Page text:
The Marvel Cinematic Universe follows in the footsteps of Star Wars with a novelized expansion of its on-screen universe. Barry Lyga's new novel, Marvel's Avengers: Infinity War: Thanos-Titan Consumido, will give the Avengers' villain Thanos his own story of origin when it hits the shelves on November 20.
Thanos has been considered the ultimate threat to the Avengers of the MCU. He will take center stage during the next film, Avengers: Infinity War. But as noted in Lyga's novel, Thanos's ability to wield the incredible power of Infinity Stones is hard to come by, and the big-bearded and purple villain went a long way to get here. "Born in a world condemned and expelled by his people for his genius, his physical deviation and his pragmatic but monstrous ideas, Thanos is determined to save the galaxy from the same fate as his home planet," says the summary. "It does not matter how many billions have to die."
In an interview with Gizmodo, Lyga says he does not necessarily want to paint Thanos as a sympathetic character. Rather, the idea is to help readers understand how their path will inevitably take them to their current position as the Avengers' greatest enemy. "It's less about making it pleasant and more about making it understandable," says Lyga. "A small distinction, perhaps, but an important one … I wanted those logical leaps to fall into place, so that your path is so rational and so sensible that you read the book and say:" Well, I personally do not want kill half of the universe, but I fully understand why Thanos does it, and it makes a lot of sense, and I do not see how I could come out otherwise. "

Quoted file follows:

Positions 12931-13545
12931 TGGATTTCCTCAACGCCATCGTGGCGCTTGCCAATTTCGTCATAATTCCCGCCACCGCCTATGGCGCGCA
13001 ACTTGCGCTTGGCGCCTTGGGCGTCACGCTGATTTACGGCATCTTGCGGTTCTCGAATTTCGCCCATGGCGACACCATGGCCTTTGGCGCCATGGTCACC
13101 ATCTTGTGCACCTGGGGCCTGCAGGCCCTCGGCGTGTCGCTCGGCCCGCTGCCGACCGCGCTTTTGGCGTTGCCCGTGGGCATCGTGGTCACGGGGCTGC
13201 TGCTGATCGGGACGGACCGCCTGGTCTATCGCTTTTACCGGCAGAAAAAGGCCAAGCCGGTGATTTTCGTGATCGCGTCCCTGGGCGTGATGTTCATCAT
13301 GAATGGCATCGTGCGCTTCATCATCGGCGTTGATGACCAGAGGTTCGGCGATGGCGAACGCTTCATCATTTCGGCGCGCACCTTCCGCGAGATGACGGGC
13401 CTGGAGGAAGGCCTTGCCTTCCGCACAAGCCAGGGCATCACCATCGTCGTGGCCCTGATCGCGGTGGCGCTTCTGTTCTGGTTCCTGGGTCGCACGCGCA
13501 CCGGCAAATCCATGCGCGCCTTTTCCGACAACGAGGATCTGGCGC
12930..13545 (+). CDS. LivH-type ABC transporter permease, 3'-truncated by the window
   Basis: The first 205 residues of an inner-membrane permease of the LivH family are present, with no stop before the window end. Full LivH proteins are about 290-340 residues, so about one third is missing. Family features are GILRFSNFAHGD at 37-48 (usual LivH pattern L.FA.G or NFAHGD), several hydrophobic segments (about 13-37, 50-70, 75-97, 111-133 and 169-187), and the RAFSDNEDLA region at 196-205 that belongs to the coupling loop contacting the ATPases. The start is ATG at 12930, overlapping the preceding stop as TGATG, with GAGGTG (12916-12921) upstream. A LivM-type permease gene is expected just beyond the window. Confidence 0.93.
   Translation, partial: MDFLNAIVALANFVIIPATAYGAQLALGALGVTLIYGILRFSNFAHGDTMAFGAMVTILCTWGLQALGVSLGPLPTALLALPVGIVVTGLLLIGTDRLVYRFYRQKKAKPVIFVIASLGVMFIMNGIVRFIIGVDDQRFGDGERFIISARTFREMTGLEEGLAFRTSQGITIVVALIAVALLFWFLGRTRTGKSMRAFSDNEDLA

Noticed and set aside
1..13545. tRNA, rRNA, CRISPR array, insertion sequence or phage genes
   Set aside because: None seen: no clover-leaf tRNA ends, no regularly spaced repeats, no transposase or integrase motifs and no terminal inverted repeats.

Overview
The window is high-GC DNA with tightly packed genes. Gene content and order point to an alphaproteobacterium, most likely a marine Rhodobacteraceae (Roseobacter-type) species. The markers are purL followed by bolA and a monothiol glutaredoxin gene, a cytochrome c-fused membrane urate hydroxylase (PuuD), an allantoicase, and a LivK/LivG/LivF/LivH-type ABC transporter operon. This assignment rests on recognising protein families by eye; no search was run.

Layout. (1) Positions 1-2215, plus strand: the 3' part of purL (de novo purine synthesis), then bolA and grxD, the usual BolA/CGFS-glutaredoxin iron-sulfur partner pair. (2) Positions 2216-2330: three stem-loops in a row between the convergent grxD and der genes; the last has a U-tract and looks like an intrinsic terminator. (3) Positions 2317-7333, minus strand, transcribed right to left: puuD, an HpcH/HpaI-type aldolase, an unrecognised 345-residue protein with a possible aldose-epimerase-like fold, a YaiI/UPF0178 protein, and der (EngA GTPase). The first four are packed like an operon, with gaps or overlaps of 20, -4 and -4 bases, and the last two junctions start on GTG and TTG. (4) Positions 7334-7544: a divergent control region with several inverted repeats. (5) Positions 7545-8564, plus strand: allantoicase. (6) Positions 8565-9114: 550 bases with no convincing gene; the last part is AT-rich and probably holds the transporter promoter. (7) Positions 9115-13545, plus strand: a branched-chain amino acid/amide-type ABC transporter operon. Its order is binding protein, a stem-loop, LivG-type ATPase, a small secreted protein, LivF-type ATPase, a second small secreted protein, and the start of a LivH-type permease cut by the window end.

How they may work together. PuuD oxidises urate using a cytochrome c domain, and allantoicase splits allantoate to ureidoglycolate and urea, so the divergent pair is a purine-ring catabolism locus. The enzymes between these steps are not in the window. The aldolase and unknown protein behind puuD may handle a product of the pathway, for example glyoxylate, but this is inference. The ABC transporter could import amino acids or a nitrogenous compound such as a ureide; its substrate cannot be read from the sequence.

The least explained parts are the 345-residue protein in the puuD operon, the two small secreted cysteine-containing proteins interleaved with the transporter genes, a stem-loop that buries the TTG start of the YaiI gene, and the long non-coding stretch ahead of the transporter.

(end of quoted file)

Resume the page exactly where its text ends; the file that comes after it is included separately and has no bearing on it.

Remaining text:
Lyga adds that the book will give additional context to some of Thanos's appearances in the MCU so far. It is also worth noting that the summary of the book describes Thanos as "the most formidable enemy that the Avengers, the Guardians of the Galaxy, the Strange Doctor and the Black Panther have ever faced: an enemy to which even a group of people Notables came together to fight the battles that no one else could, will not stop. "Well, that last one is not a good omen for anyone, right?